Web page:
History written offshore Denmark: First CO2 storage in the North Sea
INEOS and Wintershall Dea marked a major milestone and a world first on 8 March with the first-ever injection of CO2 in the North Sea as part of Project Greensand.
Project Greensand includes capturing CO2 at an INEOS Oxide site in Zwijndrecht, Belgium, which is transported cross-border and stored in the Nini field in the Danish North Sea. The CO2 injected is stored at a depth of about 1,800 meters below the seabed.
The project envisages CO2 being transported by the offshore supply vessel Aurora Storm, which has been adapted so that it can safely transport containers of liquid CO2. In time, another type of vessel known as a CO2 carrier will be used for large volumes.
His Royal Highness Crown Prince Frederik of Denmark officially initiated the injection of carbon dioxide at the event held in Esbjerg, Denmark, to celebrate the achievement. Lars Aagaard, the Danish Minister for Climate, Energy and Utilities, was also present, while President of the European Commission Ursula von der Leyen delivered a video address.
“This is a big moment for Europe’s green transition, and for our clean tech industry. The first-ever full value chain, for carbon capture and storage in Europe. You are showing that it can be done,” said Von der Leyen. “That we can grow our industry through innovation and competition, and at the same time, remove carbon emissions from the atmosphere, through ingenuity and cooperation. This is what Europe’s competitive sustainability is all about.”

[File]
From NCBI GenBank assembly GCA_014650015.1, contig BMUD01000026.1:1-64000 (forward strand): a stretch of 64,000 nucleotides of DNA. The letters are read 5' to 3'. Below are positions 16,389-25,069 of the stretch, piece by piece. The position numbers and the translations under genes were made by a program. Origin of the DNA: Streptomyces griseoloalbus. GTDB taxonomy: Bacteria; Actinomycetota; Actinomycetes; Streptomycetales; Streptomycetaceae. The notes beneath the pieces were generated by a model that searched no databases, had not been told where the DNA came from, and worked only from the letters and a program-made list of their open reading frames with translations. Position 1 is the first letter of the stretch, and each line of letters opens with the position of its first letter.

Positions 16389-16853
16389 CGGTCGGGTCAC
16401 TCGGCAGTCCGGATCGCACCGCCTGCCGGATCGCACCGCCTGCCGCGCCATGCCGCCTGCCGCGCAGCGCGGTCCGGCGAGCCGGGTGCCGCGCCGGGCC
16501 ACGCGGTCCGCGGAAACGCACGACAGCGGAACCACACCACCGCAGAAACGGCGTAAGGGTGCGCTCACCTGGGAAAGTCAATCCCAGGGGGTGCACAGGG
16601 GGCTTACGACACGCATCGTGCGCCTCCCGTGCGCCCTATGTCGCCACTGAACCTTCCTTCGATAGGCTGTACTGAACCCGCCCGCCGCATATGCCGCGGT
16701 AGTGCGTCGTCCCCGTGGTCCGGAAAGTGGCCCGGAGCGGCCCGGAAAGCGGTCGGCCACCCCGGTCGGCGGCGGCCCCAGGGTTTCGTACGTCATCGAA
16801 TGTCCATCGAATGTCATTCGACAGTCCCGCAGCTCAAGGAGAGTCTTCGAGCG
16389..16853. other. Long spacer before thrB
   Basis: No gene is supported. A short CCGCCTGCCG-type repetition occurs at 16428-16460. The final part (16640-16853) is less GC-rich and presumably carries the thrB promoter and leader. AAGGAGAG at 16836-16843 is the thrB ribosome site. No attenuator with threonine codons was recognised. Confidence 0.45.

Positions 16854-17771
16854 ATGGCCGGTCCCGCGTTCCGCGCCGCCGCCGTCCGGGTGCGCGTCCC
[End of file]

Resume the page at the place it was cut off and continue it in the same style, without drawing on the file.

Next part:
By early April, residual emissions from the Belgian industrial plant, collectively representing up to 15,000 tonnes of CO2, will be stored during the ongoing demonstration phase.
In the short run, Project Greensand can store up to 1,5 million tonnes of CO2 per year in 2025/2026. In the final expansion phase, scheduled to begin in 2030, the project aims to store up to 8 million tonnes of CO2 per year in the area, 40 per cent of Denmark’s total emission reduction target.
Besides INEOS and Wintershall Dea, more than 20 other partners are involved in the project, including start-ups, independent institutes, and the Geological Survey of Denmark and Greenland (GEUS), an institution within the Danish Ministry of Climate, Energy and Utilities. The Danish Government is supporting the project with a total of €26 million in public funding.
Transporting the CO2 from Belgium and Denmark has been made possible by a bilateral agreement that these two countries concluded last year. In December 2022, the Danish Energy Agency granted Project Greensand permission to store CO2 in the Danish subsoil as part of the pilot phase.
This February, INEOS and Wintershall Dea received the first full-scale CO2 storage permit for the Danish North Sea.
The FID for a full-scale project will commence after proof of concept, planned in the second half of 2023, and will have an estimated delivery duration of around two years after which carbon storage could be operational from around 2025.
“If Project Greensand and other CCS projects in the North Sea are to be successfully implemented, policymakers must establish the appropriate regulatory framework,” said Hugo Dijkgraaf, Member of Wintershall Dea’s Board of Executive Directors and the company’s Chief Technology Officer.
“The first steps have been taken. Now we need more bilateral agreements to link emissions-intensive industries to CO2 storage sites in the North Sea.”
To follow all the developments of Project Greensand, click HERE.